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JUL 2015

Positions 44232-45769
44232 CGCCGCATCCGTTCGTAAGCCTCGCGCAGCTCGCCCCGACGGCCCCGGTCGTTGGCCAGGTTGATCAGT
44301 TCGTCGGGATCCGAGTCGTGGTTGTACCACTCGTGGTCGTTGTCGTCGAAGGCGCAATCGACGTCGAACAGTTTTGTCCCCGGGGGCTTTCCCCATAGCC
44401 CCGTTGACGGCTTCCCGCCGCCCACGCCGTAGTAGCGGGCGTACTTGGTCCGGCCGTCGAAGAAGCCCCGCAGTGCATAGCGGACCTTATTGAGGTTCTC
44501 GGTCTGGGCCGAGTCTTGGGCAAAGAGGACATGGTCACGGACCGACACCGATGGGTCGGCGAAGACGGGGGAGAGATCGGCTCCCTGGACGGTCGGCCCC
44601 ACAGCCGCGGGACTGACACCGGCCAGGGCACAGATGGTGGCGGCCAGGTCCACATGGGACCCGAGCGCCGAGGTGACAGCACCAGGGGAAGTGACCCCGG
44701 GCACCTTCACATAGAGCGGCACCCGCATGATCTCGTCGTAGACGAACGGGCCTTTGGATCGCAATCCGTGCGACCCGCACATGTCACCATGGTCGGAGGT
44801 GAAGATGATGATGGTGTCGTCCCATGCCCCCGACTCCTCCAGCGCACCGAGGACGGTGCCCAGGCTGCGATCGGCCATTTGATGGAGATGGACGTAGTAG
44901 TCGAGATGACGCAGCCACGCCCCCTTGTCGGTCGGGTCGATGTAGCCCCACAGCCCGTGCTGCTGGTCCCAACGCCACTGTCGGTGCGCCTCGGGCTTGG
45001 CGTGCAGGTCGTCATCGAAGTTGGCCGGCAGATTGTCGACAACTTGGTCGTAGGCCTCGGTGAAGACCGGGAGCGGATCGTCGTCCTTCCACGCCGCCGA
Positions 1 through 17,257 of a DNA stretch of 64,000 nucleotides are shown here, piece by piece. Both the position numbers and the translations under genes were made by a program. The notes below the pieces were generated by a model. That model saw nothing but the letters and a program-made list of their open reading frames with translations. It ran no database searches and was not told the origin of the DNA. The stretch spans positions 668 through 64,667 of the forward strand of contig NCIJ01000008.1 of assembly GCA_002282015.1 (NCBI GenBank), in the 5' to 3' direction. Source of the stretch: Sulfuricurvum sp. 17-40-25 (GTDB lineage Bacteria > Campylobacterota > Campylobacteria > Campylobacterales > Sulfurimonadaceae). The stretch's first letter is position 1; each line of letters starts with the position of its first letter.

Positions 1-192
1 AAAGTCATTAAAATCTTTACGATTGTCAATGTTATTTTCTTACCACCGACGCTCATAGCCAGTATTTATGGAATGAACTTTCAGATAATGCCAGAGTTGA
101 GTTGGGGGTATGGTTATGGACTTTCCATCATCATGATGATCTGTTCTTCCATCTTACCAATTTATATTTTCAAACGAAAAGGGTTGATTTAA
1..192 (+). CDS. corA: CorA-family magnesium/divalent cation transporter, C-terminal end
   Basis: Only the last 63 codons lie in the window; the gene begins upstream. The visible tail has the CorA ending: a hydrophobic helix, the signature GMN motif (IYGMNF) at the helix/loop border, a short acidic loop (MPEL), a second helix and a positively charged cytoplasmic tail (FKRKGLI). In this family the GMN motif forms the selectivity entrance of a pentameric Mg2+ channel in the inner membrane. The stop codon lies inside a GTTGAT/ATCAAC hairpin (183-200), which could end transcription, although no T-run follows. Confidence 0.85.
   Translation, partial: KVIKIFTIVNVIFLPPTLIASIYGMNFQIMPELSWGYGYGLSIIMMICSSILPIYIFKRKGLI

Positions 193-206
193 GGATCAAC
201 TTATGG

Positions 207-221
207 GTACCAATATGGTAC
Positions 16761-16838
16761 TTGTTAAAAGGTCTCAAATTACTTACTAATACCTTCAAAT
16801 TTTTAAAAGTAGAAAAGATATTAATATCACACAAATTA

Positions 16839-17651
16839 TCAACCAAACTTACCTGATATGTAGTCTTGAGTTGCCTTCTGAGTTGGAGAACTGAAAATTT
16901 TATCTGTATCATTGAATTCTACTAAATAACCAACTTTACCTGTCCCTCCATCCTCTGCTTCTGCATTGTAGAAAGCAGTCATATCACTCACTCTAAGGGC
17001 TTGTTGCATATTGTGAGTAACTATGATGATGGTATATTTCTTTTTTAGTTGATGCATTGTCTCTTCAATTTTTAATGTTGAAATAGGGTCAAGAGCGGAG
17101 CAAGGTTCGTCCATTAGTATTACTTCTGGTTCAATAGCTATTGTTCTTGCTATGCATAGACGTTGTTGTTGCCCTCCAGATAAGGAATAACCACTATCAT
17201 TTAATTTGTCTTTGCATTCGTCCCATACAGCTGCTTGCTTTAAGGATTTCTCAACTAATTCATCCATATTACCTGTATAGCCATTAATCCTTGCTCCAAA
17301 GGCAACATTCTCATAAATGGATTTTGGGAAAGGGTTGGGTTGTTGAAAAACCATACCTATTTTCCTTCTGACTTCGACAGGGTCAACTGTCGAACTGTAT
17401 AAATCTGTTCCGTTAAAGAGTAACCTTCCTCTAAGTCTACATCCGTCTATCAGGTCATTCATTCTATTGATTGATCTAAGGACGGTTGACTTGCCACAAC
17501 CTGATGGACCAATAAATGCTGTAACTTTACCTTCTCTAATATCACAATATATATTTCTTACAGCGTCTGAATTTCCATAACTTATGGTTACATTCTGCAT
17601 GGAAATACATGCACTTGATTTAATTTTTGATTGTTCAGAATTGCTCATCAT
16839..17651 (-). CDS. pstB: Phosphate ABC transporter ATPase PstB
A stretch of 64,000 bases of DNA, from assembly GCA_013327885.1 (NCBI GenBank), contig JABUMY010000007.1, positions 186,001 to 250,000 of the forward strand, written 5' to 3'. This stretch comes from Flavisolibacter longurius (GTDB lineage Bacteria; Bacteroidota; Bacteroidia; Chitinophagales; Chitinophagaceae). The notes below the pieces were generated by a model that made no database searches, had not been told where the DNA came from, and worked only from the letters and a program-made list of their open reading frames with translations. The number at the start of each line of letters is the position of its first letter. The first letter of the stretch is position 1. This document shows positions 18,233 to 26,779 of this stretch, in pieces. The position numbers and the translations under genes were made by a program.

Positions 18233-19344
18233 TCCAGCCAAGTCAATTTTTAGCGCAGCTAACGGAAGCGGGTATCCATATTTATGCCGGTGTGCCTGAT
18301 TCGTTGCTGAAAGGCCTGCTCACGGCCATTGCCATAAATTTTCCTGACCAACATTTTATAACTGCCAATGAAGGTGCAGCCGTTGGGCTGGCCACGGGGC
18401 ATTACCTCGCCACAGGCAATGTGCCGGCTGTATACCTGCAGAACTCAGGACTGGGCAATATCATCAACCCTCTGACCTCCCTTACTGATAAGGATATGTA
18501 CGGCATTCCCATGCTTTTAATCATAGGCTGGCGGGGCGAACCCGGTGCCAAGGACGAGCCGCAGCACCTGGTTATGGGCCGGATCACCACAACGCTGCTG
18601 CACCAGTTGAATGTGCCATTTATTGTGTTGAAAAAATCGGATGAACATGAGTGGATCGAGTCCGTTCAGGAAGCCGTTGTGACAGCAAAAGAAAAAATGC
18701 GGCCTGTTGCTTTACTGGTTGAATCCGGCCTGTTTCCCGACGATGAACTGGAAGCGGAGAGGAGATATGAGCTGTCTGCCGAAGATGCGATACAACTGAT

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122 JULY 2015 S I T E S E L E C T I O N All politics aside, it's workforce and training that continues to cinch deals. L O U I S I A N A b y A D A M B R U N S a d a m . b r u n s @ s i t e s e l e c t i o n . c o m O n the brink of its National Service Center grand opening June 22 in Baton Rouge, IBM cancelled the ribbon cutting. The move came in protest of Gov. Bobby Jindal's May 19 executive order mirroring the language of the "Marriage and Conscience Act" voted down by Louisiana legislators hours before. The executive order, like other measures under discussion over the past year around the country, allows businesses to refuse to serve certain individuals (namely the LGBT community) on the basis of religious freedom. The cancellation came on the heels of announcing in February that another 400 IBM jobs in Louisiana were coming to a new service center in Monroe. IBM expressed its concerns about the original bill in April in a letter from its senior state executive for Louisiana James Driesse to Jindal and state legislative leaders: "We are deeply concerned by reports that you intend to support this legislation," Driesse wrote. "IBM has made signifcant investment in Louisiana including most recently a technology services delivery center in Baton Rouge, creating new jobs for Louisiana workers. We located the center in Baton Rouge because we believe Louisiana has great talent and would continue to be a rich source of such talent. However a bill that protects discrimination based on same-sex marriage status will create a IBM continues to build on the groundbreaking workforce and higher education partnerships behind its new services center in Baton Rouge, with Louisiana State University leading the way with a new engineering complex (rendering above). Photo courtesy of LSU

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